In June 2018, Center for East Asian Studies (CEAS) M.A. graduate Thomas Ashforth was invited by his advisor Professor Kyoko Sato to attend and speak at the “Revisiting the Nuclear Order: Technopolitical Landscapes and Timescapes” conference held in Paris, France.
The WSD Handa Center for Human Rights & International Justice has created resources about data gathering for people working in the anti-human trafficking field, including best practices about getting responsible and reliable data when working with hidden and vulnerable populations.
A new online Virtual Tribunals resource developed by Stanford Libraries in collaboration with the WSD HANDA Center for Human Rights and International Justice has launched, making records from 105 cases investigated by the Special Panel for Serious Crimes (SPSC) in East Timor widely accessible.
Why has Iran's Central Bank systematically failed to achieve its goal of price stability? Just how bad is Iran's water crisis, and what options does the country have to address it? These are some of the questions addressed in two new reports released by the Iran 2040 Project this summer.
This summer, the Handa Center for Human Rights & International Justice released the results of two research projects on human trafficking.
Each year, the France-Stanford Center for Interdisciplinary Studies fosters collaborative research between French and U.S. scholars through grants for interdisciplinary conferences, group research projects, and individual fellowships.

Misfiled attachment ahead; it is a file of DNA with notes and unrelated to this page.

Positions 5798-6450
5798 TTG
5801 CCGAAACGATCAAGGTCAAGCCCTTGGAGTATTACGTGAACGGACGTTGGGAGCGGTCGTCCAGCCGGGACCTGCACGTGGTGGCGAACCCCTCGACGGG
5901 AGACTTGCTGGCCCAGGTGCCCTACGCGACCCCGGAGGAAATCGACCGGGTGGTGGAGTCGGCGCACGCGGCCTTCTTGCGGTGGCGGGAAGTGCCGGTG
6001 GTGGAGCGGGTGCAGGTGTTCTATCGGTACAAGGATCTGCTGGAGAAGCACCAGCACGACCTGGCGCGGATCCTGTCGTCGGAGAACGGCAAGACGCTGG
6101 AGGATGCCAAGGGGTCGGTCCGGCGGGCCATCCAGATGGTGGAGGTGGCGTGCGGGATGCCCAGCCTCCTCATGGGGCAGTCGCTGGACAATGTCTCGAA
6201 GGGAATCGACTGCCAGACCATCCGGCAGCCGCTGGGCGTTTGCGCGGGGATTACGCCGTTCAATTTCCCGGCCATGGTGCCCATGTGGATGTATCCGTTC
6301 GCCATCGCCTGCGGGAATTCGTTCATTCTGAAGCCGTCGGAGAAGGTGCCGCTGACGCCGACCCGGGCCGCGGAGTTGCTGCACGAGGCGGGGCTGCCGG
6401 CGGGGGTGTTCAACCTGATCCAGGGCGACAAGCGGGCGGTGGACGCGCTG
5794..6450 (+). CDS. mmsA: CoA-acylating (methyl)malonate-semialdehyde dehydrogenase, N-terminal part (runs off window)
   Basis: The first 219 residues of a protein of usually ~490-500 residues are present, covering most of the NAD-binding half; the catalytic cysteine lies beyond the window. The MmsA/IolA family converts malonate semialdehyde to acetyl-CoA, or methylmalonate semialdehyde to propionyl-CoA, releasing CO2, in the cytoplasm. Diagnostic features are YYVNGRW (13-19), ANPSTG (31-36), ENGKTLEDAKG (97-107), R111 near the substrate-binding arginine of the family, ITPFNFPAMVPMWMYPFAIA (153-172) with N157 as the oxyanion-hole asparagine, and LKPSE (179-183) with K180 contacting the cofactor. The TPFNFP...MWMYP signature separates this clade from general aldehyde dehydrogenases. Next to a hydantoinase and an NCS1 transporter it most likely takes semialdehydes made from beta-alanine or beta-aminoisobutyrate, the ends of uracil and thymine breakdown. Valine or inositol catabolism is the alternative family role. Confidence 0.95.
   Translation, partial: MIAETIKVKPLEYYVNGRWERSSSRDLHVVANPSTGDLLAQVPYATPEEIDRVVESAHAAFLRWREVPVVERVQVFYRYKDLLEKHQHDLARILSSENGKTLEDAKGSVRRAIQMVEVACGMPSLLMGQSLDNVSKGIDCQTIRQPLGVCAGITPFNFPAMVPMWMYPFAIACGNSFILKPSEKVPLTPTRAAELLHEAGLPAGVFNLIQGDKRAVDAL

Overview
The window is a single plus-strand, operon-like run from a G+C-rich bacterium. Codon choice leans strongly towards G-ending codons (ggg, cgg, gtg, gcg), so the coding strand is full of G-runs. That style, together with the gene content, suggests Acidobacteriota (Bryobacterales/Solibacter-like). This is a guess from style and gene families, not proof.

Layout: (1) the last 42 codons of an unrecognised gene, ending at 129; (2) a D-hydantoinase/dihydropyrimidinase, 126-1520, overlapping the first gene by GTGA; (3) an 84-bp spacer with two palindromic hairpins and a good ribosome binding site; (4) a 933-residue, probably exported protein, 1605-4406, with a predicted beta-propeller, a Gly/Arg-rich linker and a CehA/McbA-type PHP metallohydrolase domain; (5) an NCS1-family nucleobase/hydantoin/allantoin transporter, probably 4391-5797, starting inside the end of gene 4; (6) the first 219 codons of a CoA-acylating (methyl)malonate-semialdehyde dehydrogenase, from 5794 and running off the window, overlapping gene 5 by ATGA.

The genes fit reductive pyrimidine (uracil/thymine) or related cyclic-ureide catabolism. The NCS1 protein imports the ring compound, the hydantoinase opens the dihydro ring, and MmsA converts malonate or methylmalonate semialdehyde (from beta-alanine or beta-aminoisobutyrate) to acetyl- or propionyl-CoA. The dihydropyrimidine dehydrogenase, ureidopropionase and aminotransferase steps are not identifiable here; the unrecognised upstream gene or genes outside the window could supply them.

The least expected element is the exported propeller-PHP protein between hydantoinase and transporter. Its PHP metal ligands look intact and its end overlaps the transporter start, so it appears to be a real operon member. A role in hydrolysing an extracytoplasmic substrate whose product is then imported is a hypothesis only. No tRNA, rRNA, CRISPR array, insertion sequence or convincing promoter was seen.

Below are the grant recipients for the 2018-19 academic year:
Dr. Desiree Desierto, a research fellow at the WSD Handa Center for Human Rights and International Justice, has two forthcoming publications: "Formal Models of the Political Resource Curse” in Economics of Governance, and "What Resource Curse? The Null Effect of Remittances on Public Good Provision" in the Journal of Theoretical Politics.
When Stanford scholar Lisa Blaydes decided to write a book on Saddam Hussein’s regime in Iraq, she turned to one of most comprehensive collection on the subject – the Ba’ath Party Archives at the Hoover Institution.
As California and other states and cities act on their own on the international stage, Stanford scholars explore how these sub-federal actors are shifting the laws that would otherwise limit their state authority in foreign affairs.
California – the country’s most populous state and the world’s sixth largest economy – is challenging the legal limits of federal power in foreign affairs. From climate to immigration to human rights, California is increasingly acting on its own.